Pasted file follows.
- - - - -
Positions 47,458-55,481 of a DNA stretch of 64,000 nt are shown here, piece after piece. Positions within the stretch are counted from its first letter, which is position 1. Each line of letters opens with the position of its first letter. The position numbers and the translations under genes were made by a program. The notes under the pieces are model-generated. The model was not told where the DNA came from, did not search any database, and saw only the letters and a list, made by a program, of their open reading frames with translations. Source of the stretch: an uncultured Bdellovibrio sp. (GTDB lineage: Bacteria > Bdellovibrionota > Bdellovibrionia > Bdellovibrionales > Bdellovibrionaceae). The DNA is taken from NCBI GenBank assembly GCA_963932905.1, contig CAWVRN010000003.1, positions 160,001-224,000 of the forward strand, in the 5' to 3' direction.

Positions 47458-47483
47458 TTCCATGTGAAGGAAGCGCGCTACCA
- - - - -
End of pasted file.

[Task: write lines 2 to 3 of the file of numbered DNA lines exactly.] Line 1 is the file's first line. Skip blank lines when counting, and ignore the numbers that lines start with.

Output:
Positions 47458-47483
47458 TTCCATGTGAAGGAAGCGCGCTACCA